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Partnership for Green Public Procurement in Denmark

  • Published on July 7, 2015
In 2006 the Ministry of the Environment and the three largest municipalities of Denmark (Copenhagen, Aarhus and Odense) started the Partnership for Green Public Procurement (GPP). Since then nine municipalities, two regions and a water company have joined. GPP is an effort seeking to protect the environment and drive the market in greener direction by joint procurement measures. The municipalities are responsible for the majority of public procurement and constitute a considerable volume. Today GPP represents ~5,5 billion Euros/year – about 13 % of the annual public procurement in Denmark. GPP is a shortcut to strengthen the specific work with green procurement and strong signal to suppliers on the market that they must have the best and most environmentally sound products. By setting and using uniform criteria it becomes easier for the suppliers to comply with the criteria. The idea is: the more authorities using GPP's criteria the more effect it will have on the market.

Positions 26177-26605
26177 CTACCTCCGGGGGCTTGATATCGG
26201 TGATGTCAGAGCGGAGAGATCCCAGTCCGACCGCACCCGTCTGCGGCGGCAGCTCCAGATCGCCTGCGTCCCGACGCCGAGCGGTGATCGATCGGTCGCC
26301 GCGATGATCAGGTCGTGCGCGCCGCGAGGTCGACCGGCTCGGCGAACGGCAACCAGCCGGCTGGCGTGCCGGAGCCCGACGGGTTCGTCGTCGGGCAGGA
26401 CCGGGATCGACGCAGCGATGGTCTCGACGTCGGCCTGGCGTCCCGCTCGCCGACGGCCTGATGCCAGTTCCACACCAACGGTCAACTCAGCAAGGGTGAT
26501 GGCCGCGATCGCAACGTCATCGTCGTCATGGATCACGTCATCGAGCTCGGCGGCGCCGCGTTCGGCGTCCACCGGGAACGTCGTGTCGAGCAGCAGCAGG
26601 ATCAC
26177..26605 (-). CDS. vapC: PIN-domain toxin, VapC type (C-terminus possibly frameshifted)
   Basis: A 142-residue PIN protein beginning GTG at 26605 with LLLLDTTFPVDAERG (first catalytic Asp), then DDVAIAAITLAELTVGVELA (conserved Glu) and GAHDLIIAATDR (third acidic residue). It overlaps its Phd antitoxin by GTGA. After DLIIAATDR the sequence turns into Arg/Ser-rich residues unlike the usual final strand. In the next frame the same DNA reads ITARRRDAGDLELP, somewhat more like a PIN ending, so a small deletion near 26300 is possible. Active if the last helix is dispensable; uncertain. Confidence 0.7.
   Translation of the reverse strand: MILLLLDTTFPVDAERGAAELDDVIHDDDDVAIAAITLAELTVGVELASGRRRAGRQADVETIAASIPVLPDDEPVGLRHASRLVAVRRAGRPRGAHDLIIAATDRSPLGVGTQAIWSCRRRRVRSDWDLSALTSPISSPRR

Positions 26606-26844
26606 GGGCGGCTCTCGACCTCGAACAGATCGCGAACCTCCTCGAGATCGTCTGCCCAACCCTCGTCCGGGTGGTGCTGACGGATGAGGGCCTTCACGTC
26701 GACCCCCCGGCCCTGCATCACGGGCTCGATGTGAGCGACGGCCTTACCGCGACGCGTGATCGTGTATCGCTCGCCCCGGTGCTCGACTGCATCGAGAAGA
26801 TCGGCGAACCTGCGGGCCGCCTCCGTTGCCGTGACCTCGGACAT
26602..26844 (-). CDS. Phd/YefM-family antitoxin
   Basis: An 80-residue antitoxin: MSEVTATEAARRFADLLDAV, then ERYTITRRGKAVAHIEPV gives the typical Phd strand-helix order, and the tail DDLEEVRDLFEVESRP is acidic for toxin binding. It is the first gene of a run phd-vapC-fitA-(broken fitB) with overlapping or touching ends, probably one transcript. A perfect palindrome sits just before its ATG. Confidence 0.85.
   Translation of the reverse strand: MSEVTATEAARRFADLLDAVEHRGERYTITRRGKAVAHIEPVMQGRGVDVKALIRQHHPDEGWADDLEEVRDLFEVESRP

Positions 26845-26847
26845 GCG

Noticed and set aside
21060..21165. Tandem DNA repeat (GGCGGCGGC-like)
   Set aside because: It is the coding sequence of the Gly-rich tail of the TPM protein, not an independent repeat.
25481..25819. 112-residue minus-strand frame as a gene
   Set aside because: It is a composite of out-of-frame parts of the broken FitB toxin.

The work of the Partnership is constructively and openly aimed at developing concrete green procurement criteria and targets that will make a difference to the environment, locally as well as globally, and at solving procurement challenges in targeted working group processes. The green procurement criteria and targets constitute a guide for municipalities wanting to incorporate environmental requirements in their procurement practices. Moreover, the Partnership is an important forum for sharing knowledge and procurement solutions. The Partnership is based on joint, mandatory green procurement criteria and targets. It strives to renew previous procurement objectives and to formulate new objectives each year, leading to a positive effect on global and local environment. The partnership offers a forum for visibility, sharing experiences with others, and access to environmental professional procurement knowledge and tools. It also encourages to think in long-term and to consider entire lifetime of the products and services, and finally by using uniform environmental criteria it becomes easier for the suppliers to comply with the criteria. For its members, the Partnership sets the following obligations: To follow jointly specified procurement criteria and targets, to have a procurement policy in which environmental concerns play a significant part, to publish the procurement policy on the respective authority's website and to take actively part in the working groups established to solve joint procurement challenges and develop specific criteria within different product areas. The members of the Partnership start following the procurement criteria gradually and depending on the capacity of the member, it may require a long process before all criteria are in full use. The Partnership is supported by a Secretariat financed by the Danish Environment Protection Agency. The objectives of the Partnership and the Secretariat are: 1. To strengthen the organization of the Partnership, internal knowledge sharing and cooperation with relevant actors. - Various events: meetings, seminars and workshops - Dialogue with external parties such as Eco-labelling Denmark - Establishment of a system for knowledge sharing, so that members can easily find relevant examples, good practices and references to employees with similar challenges in other municipalities 2. To expand the circle of partners and stakeholders to achieve more green procurement and make a greater impact on suppliers and manufacturers. - Finding new members - Expanding visibility of the Partnership e.g. by a new website - Collaboration with external stakeholders in planning and implementing of Green Procurement Week 3. To implement procurement objectives in a timely and useful manner. - Implementation of common binding green procurement criteria and targets - Development of best practice cases - Development of advisory material - Development of a practical model for effective implementation of the GPP - Designing and implementing a monitoring system 4. To update existing purchasing goals. - Continuous work with the green procurement criteria and targets includes update of existing criteria and targets, and development of new ones - Old targets are continuously updated to reflect the latest knowledge and technology in the field, considering both national and international legislation. Success factors The growing number of members is a success indicator. Several public entities are interested in joining and the Partnership aims for at least four new members in 2016. The Partnership supports implementation of environmental requirements on procurement and thus influences the market, making a positive impact on the global and local environment. The working groups allow joint learning and handling of joint implementation challenges, which offers the members a peer support based forum for development of green procurement. Novelty The binding procurement targets are a novelty in the Danish context. The launch of the Partnership has contributed significantly to knowledge sharing between the public procurers, this being another main novelty factor. Innovation takes place in the working groups handling joint implementation challenges, testing means of communication, and discussing the next generation procurement targets. The municipalities and regions have a need to get together and work on ways to bring procurement practices beyond the law to do more for the environment than is required. Sustainability Impacts The partners follow the environmental criteria agreed in the Partnership. Following the green procurement criteria has an impact on environment, but the actual total environmental impact has not been calculated. Procurement cases in some member organisations of the partnership show environmental and economic savings. One of the targets of the Partnership for 2014-2016 is to organize a thorough follow-up and collect data on environmental impacts. Cost-effectiveness The Partnership affects cost-effectiveness of public purchases by encouraging the members to work with the Total Cost of Ownership (TCO) methodology, providing good examples on cost effective green procurement and setting e.g. energy efficiency criteria within selected product areas. The members of the partnership have agreed to use TCO calculations when procuring energy using products. Where national TCO methods exist these are the ones used (e.g. lighting and professional refrigerators/freezers). Challenges and potential for further development Main challenges of the Partnership include among other actual implementation of the green procurement practices in large organisations; collection of data on the actual volume and impact of green procurement and control of suppliers. Experiences of the members show that it is a challenge to ensure that all links in the members' procurement practices - from local purchases to local childminder - understand the relevance of procurement objectives and comply with these. Therefore, it is important to work for establishing methods for implementation and follow-up of the partners' organizations. The next steps of the Partnership include expanding the Partnership with new members, enhancing internal exchange of experience in the Partnership, support implementation at local level, following the targets, and ensuring international exchange of experience. Strengthening of knowledge sharing and facilitation of learning are also important next steps. To emphasize the importance of green procurement a Nordic Green Procurement week is hosted in 2015. Contact persons for more information: Ann Lea Egebæk, PlanMiljø ApS, Iben Kinch Sohn, Danish Environmental Protection Agency,